You need to implement the following function:

void correlate(int ny, int nx, const float* data, float* result)

Here `data`

is a pointer to the input matrix, with `ny`

rows and `nx`

columns. For all `0 <= y < ny`

and `0 <= x < nx`

, the element at row `y`

and column `x`

is stored in `data[x + y*nx]`

.

The function has to solve the following task: for all `i`

and `j`

with `0 <= j <= i < ny`

, calculate the correlation coefficient between row `i`

of the input matrix and row `j`

of the input matrix, and store the result in `result[i + j*ny]`

.

Note that the correlations are symmetric, so we will only compute the upper triangle of the result matrix. You can leave the lower triangle `i < j`

undefined.

The arrays `data`

and `result`

are already allocated by whoever calls this function; you do not need to do any memory management related to these arrays.

The input and output are always given as single-precision floating point numbers (type `float`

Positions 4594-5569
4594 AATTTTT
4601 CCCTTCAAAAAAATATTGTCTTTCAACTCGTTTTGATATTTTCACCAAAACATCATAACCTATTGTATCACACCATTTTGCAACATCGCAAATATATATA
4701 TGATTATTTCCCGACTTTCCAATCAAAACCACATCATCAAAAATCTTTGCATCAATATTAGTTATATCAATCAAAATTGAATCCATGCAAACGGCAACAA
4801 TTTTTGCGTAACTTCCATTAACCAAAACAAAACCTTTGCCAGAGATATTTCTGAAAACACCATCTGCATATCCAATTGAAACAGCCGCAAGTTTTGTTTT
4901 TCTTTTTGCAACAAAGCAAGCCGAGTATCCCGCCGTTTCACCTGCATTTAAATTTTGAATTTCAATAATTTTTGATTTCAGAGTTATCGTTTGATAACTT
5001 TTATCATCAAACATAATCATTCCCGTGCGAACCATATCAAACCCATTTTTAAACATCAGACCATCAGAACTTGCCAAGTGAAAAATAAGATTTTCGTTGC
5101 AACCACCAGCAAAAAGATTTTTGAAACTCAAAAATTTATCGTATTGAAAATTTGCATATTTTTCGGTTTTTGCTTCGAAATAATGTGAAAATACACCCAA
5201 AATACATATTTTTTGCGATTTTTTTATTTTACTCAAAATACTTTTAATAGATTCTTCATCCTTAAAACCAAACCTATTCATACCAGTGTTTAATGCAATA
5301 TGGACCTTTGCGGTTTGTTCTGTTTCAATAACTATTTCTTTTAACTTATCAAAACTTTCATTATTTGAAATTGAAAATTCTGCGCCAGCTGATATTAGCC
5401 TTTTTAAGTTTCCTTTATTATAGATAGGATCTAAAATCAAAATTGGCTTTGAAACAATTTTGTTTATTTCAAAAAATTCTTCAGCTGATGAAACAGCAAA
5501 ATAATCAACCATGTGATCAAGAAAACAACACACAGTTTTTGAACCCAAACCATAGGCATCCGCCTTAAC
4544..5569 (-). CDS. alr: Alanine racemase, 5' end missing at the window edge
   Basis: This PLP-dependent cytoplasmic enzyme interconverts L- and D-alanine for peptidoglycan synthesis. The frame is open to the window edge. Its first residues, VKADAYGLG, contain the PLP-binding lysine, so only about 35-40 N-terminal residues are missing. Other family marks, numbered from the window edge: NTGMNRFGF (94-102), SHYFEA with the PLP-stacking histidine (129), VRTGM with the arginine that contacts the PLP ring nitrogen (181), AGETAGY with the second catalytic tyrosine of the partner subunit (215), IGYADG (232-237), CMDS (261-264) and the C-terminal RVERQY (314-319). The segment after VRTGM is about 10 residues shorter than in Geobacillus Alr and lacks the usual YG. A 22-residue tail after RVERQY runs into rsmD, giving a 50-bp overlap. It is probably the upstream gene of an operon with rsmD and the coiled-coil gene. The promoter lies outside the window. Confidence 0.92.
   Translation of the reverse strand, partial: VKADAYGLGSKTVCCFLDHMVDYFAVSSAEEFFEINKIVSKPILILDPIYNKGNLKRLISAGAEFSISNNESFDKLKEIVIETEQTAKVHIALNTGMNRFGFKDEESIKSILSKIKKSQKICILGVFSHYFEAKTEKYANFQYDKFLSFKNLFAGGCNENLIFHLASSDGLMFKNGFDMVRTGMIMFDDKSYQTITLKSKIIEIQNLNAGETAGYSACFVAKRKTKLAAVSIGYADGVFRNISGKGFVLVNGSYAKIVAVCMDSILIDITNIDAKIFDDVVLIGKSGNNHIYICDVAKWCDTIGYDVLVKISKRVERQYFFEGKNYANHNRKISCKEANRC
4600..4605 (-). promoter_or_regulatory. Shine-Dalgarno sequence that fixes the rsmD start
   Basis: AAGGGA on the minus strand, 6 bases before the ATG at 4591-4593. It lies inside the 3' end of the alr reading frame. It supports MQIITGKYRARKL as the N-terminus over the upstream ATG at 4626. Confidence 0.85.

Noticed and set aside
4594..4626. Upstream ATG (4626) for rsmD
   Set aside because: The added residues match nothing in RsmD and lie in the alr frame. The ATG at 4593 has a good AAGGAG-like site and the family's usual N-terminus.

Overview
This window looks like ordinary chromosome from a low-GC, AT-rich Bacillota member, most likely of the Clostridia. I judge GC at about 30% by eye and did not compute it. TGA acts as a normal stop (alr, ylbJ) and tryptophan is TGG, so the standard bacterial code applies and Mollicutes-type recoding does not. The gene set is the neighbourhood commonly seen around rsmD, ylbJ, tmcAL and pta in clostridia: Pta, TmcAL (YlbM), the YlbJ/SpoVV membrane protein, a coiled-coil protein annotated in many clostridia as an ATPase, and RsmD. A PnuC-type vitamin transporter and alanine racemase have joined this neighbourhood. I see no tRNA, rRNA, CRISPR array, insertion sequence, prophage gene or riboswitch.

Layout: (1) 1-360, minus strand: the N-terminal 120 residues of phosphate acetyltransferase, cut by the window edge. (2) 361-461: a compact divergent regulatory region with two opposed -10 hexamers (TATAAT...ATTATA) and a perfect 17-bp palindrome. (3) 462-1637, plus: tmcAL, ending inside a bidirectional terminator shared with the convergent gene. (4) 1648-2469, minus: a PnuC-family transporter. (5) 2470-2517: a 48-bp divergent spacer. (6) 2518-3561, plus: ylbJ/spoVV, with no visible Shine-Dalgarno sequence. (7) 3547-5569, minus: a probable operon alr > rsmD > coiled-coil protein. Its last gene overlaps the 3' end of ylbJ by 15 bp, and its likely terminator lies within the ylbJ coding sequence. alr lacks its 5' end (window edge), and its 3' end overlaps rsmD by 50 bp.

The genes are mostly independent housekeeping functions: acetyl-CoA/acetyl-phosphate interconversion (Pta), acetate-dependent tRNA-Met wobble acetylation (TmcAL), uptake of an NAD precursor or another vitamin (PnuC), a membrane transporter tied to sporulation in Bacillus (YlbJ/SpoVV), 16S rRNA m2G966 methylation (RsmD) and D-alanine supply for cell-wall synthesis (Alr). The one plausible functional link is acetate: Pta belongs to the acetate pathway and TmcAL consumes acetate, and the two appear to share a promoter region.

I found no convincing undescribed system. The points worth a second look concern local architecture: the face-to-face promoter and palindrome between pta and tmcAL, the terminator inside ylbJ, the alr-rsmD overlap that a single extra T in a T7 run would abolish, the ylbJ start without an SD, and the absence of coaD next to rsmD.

). However, depending on the task, we will do arithmetic with either single or double precision numbers:

- If the task specifies that you must use double-precision floating point numbers, then
*all*arithmetic operations must be done with type`double`

, all intermediate results must be stored in variables of type`double`

, and you will only round the final result to single precision. - If the task specifies that you can use single-precision floating point numbers, then you are encouraged to use the type
`float`

whenever possible.

However, in each case you will have to make sure the numerical precision of the results is sufficiently high. The grading tool makes sure the error is sufficiently small. The error thresholds are chosen so that a straightforward and efficient solution is typically good enough, but please feel free to ask the course staff for hints if you are struggling with the rounding errors.